As criminals have become adept at developing scams in today’s digitally-connected world, including all of the services associated with real estate, the importance of working with a professional buying or selling real estate in Hawaii has never been more important. You should always feel secure knowing you are working with trustworthy service providers, and we always aim to make that the case for you.
Being the victim of a real estate scam is not something anyone wants to happen, especially with their real estate transactions with so much money on the line as well as perhaps 50 years of family memories.
We’ll cover four of these areas to help you spot a scam and provide some tips for your protection.
Wire Transfer Instructions
Stop before you click that link! Escrow funds are a prime and easy target for scammers. If you are contacted to wire any money, especially if there is a change to the original instructions, you should immediately check your original paperwork to ensure the contact information matches.
There’s no harm in reaching out to your lender or escrow officer to confirm the instructions you’ve received are legitimate and not actually a scam; in fact, make it a habit to call them upon each and every change. Then, after you’ve transferred your funds, reach out to the settlement agent to confirm they’ve actually been received. Don’t take the risk of sending in $100,000 or more to Honolulu when instead they’ve been sent to the Caymans.
Refinancing an Existing Mortgage
Predatory lenders will try to persuade homeowners to refinance over and over, known as loan flipping. What often happens is that borrowers end up with no equity left to leverage and high-interest loans they never truly understood. It’s usually not a good plan to finance a mortgage within a close time range of another – spread them out and take them to understand all the terms and conditions.
Sadly, elderly borrowers are a favorite target of this type of scam artist. Lenders are required to provide closing disclosures as well as loan estimates, providing any third-party costs and all fees. As a safety gap, any senior conducting business should routinely have transactions of a significant nature reviewed by a trusted family member or friend, most especially when dealing with financing. If you’re watching over someone in their golden years, ensure they come to you with any concerns or changes they’re considering. If you don’t understand it yourself, no worries – schedule a time for everyone to visit a broker or even an attorney; it’s that important.
Capitalizing on Your Foreclosure
Facing foreclosure is extremely stressful and can leave homeowners desperate for a solution. Regrettably, this also creates an opportunity for nefarious scam peddlers. They might represent themselves as government agencies and charge massive upfront fees for empty promises, leaving you in an even worse financial situation than you were beforehand; we’ve spoken to people in Hawaii who have lost thousands to people who never cared one lick about them.
Don’t speak with anyone who says you shouldn’t speak to an attorney or to your lender – these are major red flags. Should you find yourself facing foreclosure, talk to your lender and be open about your difficulties. Many are willing to work out a solution with modifications, forbearance, or some other arrangement. You never know if you don’t ask.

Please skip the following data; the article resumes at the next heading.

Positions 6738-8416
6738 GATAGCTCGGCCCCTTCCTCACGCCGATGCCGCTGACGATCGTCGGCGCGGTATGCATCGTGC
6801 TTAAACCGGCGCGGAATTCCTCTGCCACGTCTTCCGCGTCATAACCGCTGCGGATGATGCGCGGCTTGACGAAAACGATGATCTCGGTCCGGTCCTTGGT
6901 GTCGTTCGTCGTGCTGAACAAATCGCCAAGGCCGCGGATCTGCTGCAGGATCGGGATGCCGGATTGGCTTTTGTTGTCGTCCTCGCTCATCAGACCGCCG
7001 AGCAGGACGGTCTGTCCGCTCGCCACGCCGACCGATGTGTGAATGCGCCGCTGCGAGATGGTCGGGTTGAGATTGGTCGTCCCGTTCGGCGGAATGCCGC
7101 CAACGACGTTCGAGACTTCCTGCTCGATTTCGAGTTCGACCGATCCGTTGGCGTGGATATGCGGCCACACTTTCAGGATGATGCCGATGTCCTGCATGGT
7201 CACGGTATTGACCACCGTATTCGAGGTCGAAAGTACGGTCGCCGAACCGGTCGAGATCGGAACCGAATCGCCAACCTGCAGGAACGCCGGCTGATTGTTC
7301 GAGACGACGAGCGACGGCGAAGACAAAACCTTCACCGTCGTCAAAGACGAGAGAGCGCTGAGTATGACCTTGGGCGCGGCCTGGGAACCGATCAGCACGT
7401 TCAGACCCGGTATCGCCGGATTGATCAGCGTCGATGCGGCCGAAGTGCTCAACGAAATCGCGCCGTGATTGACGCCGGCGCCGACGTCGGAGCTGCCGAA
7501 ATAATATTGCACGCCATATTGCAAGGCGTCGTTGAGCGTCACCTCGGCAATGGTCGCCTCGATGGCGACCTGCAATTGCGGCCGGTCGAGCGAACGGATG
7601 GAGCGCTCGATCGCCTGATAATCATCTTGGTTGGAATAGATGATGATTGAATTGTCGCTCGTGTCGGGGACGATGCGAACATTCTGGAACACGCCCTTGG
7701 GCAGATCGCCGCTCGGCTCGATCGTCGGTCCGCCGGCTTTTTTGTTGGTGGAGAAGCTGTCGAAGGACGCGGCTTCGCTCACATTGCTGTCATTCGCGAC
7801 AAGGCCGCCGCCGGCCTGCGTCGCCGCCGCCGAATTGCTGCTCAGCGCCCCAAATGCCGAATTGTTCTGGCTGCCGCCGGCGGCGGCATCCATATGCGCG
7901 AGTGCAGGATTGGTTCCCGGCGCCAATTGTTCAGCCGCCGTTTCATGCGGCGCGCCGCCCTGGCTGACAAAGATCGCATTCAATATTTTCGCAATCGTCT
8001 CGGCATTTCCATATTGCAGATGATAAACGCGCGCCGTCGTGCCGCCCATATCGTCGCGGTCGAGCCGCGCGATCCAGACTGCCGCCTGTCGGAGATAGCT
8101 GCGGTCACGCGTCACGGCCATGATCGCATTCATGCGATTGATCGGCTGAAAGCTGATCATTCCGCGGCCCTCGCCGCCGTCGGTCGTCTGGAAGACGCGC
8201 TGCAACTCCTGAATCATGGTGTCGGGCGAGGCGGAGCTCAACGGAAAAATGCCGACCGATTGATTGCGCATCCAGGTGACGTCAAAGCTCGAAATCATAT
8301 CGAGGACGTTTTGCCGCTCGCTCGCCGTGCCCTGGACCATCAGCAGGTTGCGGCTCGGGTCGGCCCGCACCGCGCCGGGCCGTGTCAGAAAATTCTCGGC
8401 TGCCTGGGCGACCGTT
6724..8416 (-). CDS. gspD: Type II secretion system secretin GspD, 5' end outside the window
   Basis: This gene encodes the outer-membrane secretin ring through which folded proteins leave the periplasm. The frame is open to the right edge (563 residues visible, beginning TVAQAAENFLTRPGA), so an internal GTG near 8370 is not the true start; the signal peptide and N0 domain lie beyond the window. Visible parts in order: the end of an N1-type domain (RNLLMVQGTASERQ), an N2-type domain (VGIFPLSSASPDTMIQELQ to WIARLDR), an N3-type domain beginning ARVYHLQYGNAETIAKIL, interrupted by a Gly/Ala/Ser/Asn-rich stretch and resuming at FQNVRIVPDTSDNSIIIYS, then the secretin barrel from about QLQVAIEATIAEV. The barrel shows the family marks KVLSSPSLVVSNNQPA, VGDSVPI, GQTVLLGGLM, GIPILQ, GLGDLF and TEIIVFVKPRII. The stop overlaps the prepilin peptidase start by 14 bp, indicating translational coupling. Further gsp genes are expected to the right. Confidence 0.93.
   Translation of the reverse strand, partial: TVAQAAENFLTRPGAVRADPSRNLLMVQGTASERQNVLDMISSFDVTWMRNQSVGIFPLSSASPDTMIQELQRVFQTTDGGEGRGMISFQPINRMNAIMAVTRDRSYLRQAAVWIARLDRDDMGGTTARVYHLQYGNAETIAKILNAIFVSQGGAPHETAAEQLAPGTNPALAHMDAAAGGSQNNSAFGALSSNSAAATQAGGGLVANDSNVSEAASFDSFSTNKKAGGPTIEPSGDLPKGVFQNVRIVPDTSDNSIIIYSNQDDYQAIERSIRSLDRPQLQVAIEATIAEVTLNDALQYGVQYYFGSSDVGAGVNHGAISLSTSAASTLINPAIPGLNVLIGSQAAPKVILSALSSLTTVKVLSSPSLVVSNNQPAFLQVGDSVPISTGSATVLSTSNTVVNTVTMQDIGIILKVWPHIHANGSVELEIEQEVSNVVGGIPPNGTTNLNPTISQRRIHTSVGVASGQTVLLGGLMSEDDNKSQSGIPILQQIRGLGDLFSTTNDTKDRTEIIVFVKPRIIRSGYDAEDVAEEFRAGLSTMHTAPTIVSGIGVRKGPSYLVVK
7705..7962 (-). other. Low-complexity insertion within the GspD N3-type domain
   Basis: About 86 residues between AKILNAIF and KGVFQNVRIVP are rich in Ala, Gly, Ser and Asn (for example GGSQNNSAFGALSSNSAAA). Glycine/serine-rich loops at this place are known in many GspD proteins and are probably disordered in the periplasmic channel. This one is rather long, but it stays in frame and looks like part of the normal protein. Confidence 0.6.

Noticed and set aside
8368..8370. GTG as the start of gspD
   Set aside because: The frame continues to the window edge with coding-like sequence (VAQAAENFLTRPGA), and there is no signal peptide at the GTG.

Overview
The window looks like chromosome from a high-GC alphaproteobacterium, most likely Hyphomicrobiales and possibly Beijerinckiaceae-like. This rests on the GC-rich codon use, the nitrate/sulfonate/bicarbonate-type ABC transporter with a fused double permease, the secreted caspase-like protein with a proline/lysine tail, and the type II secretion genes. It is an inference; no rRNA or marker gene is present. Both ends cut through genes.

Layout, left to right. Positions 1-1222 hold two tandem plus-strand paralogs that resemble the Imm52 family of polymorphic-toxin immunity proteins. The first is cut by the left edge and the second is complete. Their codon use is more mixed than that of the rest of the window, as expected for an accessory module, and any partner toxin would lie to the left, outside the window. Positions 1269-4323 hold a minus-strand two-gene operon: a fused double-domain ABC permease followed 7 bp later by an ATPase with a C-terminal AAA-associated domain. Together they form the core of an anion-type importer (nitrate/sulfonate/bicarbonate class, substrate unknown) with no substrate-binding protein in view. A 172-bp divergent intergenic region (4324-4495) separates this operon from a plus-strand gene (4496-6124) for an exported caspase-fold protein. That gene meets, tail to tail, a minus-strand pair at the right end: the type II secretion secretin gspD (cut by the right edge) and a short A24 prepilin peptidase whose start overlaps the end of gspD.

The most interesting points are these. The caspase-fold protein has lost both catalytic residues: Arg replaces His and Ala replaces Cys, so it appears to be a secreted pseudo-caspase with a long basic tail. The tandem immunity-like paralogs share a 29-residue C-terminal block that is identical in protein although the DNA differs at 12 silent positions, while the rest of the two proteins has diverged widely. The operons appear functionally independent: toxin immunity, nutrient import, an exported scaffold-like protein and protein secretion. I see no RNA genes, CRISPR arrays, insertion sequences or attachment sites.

Speak to a HUD accredited housing counselor to provide you options as well, they will even attend third party telephone calls with your lender to assist you.
Naturally, you can also contact us to explore your options for avoiding a foreclosure; we’ll dig into everything and see if we can help.
Renting a Home
Should you decide that homeownership doesn’t make much sense right now and you’d rather find a rental home instead, there are a few steps you can take to protect yourself from a scam.
Lookup the owner’s info in the county records. If someone is acting as a representative of the owner, contact the owner and speak or meet with them personally, confirming you are actually dealing with the right person. The owner might not have any idea what you’re talking about – it happens!
If they claim to be a real estate professional, ask to see their license and take a picture of it. All licenses can be confirmed on the state division of real estate licensing website. Anyone who refuses to let you see their license isn’t someone you should be renting a home from.
Avoid the internet or over the phone transactions. Meet in person to sign documents and make payments whenever possible! Use a check for a record and receipt of the transaction as well. If it ever goes to court, canceled checks can serve as powerful evidence.
The internet has dramatically changed the real estate industry and will continue to do so, but it also gives crooks new ways to prey on good people. Inexperienced renters are often their favored victims, although they’ll gladly rob anyone of tens of thousands of dollars.
Sometimes they’ll post photos of houses that aren’t even available and demand upfront fees just to make a viewing appointment. Never pay anything upfront before you know everything about the rental you are interested in here in Hawaii. Reach out to those you know and trust for recommendations if something doesn’t sound right to you!
It’s a new world we live in, but as always, it’s full of good (lots of them!) and not so good people (not as many, but they’re there!). If you need help, please reach out to us and we’ll do what we can to be of service. Aloha!